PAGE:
Change is hard for everyone, but it’s something we all have to go through. I remember when my family moved from New Hampshire to Georgia when I was seventeen. That period was probably the hardest trial I had ever gone through up till now. It didn’t help that I broke up with my boyfriend before the move. When we moved, I really felt as though I had lost everything. My mom used to make fun of me and say that I reminded her of the old woman in Alfred Hitchcock’s Psycho. I looked to college as being my escape, my chance to make new relationships and new memories. But I didn’t make any, at least not my first year.

I then saw my “home” as my only stabilizing factor even though my home only continued moving around the East Coast. I did begin to make friends my sophomore year of college, and somehow I thought they would always be my friends as they were then. But graduating from college is another change.

I’ve been adjusting to this change into real adulthood for the last two years. I think I may have finally hit some kind of adulting mark this last week. I made a snickers apple salad for a work party, passed the recipe on to a coworker in another department, she made it for a church gathering this past week, and it was a huge hit! Somehow, I felt better about life. One of the hardest adjustments for me of life after college is, I guess, just moving on.

After graduating I identified my biggest fear as being stuck while my friends moved on in their lives without me. But the exact opposite happened. I moved on, and I returned to people I no longer recognized because I couldn’t see myself in them anymore. I had moved on unknowingly. Except for one friendship. The one I thought would be my stabilizer.

My parents more than anyone know the hardship of change. In the last five years, they’ve moved at least three times and are now preparing for their fourth. They’ve had to adjust to a new home environment now that three of six kids are on their own. And I know that my mom feels the burden of the changes I’m dealing with almost as much as I do.

I went to a play last night that one of my friends directed. In a way it was about change, It was about time, how we use it. It was about relationships and how they can change with just one word. Brittany broke up with Jonathon just by saying goodbye. Of course my breakup took many more words, but I love words. What can I say? Although, I’m realizing now that fewer words would have been better. Now all I can think about are the words that were left unsaid. And may I say just for the record that if my boyfriend asked me to read his dissertation, I would read it. If someone I love has spent years studying something, understanding something, and writing about something, I would want to study it, understand it, and love it too. Maybe that makes me weird, but I would want someone to do the same for me.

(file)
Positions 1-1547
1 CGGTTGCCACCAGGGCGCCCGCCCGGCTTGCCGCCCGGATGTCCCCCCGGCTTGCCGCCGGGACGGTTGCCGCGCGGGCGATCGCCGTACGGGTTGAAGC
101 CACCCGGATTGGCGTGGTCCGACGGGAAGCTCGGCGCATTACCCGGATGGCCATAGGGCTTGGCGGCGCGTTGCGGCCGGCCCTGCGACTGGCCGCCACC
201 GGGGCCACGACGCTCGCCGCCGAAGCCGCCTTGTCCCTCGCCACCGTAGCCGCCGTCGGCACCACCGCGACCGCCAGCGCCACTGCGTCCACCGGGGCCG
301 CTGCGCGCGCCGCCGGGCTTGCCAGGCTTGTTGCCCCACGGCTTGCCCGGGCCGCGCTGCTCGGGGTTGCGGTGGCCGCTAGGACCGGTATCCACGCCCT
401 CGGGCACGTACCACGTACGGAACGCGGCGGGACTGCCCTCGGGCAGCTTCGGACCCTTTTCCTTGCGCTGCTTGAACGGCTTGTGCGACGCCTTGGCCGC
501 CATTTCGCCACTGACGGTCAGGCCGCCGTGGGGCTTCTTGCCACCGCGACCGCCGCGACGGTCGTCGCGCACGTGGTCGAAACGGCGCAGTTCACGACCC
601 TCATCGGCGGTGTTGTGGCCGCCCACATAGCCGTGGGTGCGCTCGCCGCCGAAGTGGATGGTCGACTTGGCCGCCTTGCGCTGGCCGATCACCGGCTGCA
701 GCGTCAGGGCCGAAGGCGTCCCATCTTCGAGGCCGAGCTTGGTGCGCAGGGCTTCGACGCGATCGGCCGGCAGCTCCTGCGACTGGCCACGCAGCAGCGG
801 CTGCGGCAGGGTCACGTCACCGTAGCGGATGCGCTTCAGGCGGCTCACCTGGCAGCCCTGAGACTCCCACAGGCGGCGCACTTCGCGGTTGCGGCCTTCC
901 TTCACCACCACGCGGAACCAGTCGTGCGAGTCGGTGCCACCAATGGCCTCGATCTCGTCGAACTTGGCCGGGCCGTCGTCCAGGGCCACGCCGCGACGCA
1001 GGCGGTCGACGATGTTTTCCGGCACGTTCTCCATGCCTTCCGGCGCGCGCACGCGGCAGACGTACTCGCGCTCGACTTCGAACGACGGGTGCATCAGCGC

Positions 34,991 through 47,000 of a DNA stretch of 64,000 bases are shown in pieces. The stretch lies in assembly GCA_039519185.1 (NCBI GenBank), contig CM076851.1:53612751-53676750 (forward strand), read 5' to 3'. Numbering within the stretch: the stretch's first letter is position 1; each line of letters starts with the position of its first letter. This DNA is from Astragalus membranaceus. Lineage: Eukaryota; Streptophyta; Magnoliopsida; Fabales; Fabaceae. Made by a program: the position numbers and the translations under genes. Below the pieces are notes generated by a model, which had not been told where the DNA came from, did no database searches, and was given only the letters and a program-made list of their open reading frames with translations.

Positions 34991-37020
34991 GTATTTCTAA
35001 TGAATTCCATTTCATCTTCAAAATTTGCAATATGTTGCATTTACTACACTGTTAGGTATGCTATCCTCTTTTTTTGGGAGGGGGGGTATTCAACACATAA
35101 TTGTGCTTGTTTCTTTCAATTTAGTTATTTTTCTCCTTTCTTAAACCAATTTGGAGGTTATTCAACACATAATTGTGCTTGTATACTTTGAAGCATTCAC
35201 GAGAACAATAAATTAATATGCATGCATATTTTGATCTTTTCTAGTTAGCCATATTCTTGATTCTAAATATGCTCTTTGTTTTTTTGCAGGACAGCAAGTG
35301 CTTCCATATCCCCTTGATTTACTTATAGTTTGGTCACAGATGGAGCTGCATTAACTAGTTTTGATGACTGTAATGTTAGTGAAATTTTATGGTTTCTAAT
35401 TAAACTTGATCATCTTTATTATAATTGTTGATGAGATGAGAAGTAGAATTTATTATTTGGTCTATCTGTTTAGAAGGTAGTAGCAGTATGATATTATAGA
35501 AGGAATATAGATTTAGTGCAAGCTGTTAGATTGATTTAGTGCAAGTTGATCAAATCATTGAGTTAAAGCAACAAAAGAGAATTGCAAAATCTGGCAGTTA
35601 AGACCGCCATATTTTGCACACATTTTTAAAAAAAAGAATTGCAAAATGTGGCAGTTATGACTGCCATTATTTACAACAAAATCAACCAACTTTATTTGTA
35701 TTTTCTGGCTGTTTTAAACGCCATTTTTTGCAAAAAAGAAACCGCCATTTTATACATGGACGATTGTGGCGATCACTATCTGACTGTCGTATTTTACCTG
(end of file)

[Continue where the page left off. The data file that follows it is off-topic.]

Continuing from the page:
The play created an interesting contrast in relationships. After Brittany broke up with Jonathon, he said, “When someone decides you’re not worth the investment, it makes you ask hard questions.” I know exactly what he means. And sometimes I don’t know which voice to believe. On the one hand, I know I’m not worth investing in. What would make me special? I’m an ordinary person with a lot of baggage and an overly dramatic personality. But then I know that I am special because God says I am. He made me beautifully and wonderfully.

Jonathon decided that investing in Lily with all her “whales” was worth the risk. We all have whales. After breaking up with Fishie, I see many more whales in my life. I think that in some ways he has created whales for me. All Lily wanted was for someone to see her whales and not run away from them. Fishie ran away from mine. And he knew me better than anyone, or so I thought. Now I don’t think anyone will ever care about my whales, let alone embrace them for me. I don’t think there will ever be anyone who will be my storage container.

Two years ago this week was my senior recital, the moment you work hard for all through college. I remember going into that night with the hard realization that I had nobody in my life to share the moment with. I had my family of course, and they had always been my biggest supporters. I never thought when I was in high school that I would be the invisible woman. I wrote a poem then about change. I think it’s time for me to embrace it again.

The Bite Not Taken

My studio is filled with boxes stacked

for storage, memories to be guarded when

the past is blurred by tears of what might be.

My studio was never much. The fourth

floor window gazed at taxi cabs and haze

of booming industries. My room itself

was cramped and caged me in on all four sides.

With every breath I took the white-washed walls

collapsed. I tried to build them up again

but found the only way to build them up

would be to find the door and walk through it.

My studio still needs some packing up;

the dust of time and childhood dreams consume

most of the table top and floor. My thoughts

conflicting in myself, I see the pear—

half eaten, rotting on the window sill.

I don’t remember what it tasted like.

Perhaps it was a mouthful of mush to chew

and then spit out, or was that pear the best

I’d ever tasted, growing stale before

I finished savoring the bite? My past

I’m running from yet yearning to keep hold

of. Letting go is difficult. I see

the picture on the wall, the only spark

of soul still left. The roses spiraling

around the  railing—Rome—the hope I had.

I see the roses, but they’re far away

from me. I cannot smell them; roses do

not grow inside this studio. My roots

grow deeper; I am planted in this place.

I have to paint my picture. Colors can’t

compose themselves. I like the canvas clean.

What’s blank cannot be wrecked by blemishes.

The color white is stable and secure.

But I am packing up my studio.


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